While it is often believed that art and science fall on opposite sides of the left- and right-brain divide, history shows that some of the brightest minds are versatile in both. Leonardo da Vinci, celebrated for his artistry, was also a scientist and inventor. Today, figures like Brian May, the lead guitarist of the rock band Queen with a PhD in astrophysics, and actresses Natalie Portman (Black Swan) and Lisa Kudrow (Friends), who are contributing authors in scientific research, exemplify the intersectionality between art and science.

Alumni from the University of Waterloo, such as Azeezat Adeyoyin Oyawoye (BSc ’21), illustrates this multidimensional talent. Oyawoye, known as Àbíkẹ́ The Artist on Instagram, has established herself as a visual artist and a project manager at Huge, a creative consulting agency with various clients including McDonald's, Google, Pantone and Lego.

In a technology-driven world, it is no surprise that employers seek individuals with technical expertise and creative thinking skills. As the demand for STEM graduates continues to grow, there is a notable movement to incorporate arts into the mix to encourage diversity of thought by attracting students with different backgrounds to gravitate toward STEM learning. 

Waterloo has always been known for approaching challenges differently. Our faculty, students and alumni effectively unlock barriers by working together to develop creative solutions across disciplines. Building on this strength, the Faculty of Science at Waterloo strives for students to graduate with the skills to think creatively and approach work with passion, purpose and an innovative mindset. To address these needs, the faculty has introduced the Science Meets Art (SMArt) initiative to help students reach their full potential and empower them to explore interests including painting, graphic design, music and acting with other science students also looking to flex their creative muscles.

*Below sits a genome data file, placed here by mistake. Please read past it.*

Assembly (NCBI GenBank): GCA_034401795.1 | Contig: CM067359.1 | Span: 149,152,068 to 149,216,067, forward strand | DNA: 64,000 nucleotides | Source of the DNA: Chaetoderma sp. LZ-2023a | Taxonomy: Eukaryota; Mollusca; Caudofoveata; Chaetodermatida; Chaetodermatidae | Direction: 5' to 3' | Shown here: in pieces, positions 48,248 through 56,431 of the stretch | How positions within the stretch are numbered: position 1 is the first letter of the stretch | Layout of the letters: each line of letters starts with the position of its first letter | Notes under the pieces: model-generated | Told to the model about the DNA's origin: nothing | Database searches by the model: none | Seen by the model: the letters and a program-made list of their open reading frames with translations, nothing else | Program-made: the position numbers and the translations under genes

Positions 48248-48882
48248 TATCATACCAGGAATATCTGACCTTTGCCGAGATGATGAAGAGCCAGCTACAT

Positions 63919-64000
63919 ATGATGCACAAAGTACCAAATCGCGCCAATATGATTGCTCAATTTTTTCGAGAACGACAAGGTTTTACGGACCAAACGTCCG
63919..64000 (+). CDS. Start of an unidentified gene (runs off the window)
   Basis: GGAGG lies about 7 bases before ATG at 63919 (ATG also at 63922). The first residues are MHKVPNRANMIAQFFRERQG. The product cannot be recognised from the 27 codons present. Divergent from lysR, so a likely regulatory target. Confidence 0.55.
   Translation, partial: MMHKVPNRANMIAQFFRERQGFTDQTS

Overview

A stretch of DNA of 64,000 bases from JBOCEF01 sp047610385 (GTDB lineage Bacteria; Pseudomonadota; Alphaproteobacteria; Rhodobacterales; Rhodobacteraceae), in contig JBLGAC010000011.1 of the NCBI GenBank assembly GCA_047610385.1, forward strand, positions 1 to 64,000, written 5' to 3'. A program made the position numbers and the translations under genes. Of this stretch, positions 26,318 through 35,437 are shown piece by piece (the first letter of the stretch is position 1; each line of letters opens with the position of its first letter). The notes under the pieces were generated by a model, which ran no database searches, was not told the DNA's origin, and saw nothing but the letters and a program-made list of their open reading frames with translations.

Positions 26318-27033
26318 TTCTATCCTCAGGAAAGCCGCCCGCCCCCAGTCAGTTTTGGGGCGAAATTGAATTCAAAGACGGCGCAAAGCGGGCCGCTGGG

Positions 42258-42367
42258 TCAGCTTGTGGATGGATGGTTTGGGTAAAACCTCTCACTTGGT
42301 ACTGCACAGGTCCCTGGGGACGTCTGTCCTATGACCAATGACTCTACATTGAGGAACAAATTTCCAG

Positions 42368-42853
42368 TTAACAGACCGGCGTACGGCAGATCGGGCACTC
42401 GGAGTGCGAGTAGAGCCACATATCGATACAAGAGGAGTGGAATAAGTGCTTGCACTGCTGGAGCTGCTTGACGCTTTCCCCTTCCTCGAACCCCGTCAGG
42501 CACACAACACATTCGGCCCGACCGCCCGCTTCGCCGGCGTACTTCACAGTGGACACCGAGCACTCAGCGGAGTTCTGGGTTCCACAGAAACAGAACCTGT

“Science Meets Art is a new initiative that will promote out-of-the box thinking,” says Chris Houser, dean of the Faculty of Science. “Now more than ever, we need scientists who can effectively present and defend science through a range of mediums. The program aims to enrich the science curriculum by creating an engaging learning environment that will provide graduates with a well-rounded education.

The SMArt initiative includes a new elective course called Staging Science: Embodying Knowledge Expression in the Sciences that starts in spring 2024. A collaboration with Communication Arts, the course is taught by Dr. Sarah Klein and designed specifically for Science students. 

“In this course, students will delve into plays, performance studies, and the history, philosophy and sociology of science,” Klein says.By approaching science as an art, students will develop a set of collaborative, representational and embodied skills that are part of many aspects of scientific work, from designing research and interpreting data to conveying complex phenomena.” 

Students will come away with a toolkit of performance skills that they will be able to call upon whether they are presenting research in class, defending a PhD, or sharing scientific findings with non-experts. Students who complete the course will have a whole new set of skills and experience to pull from throughout the rest of their degree and upon graduation. Read the full course description online and register for the upcoming spring 2024 term.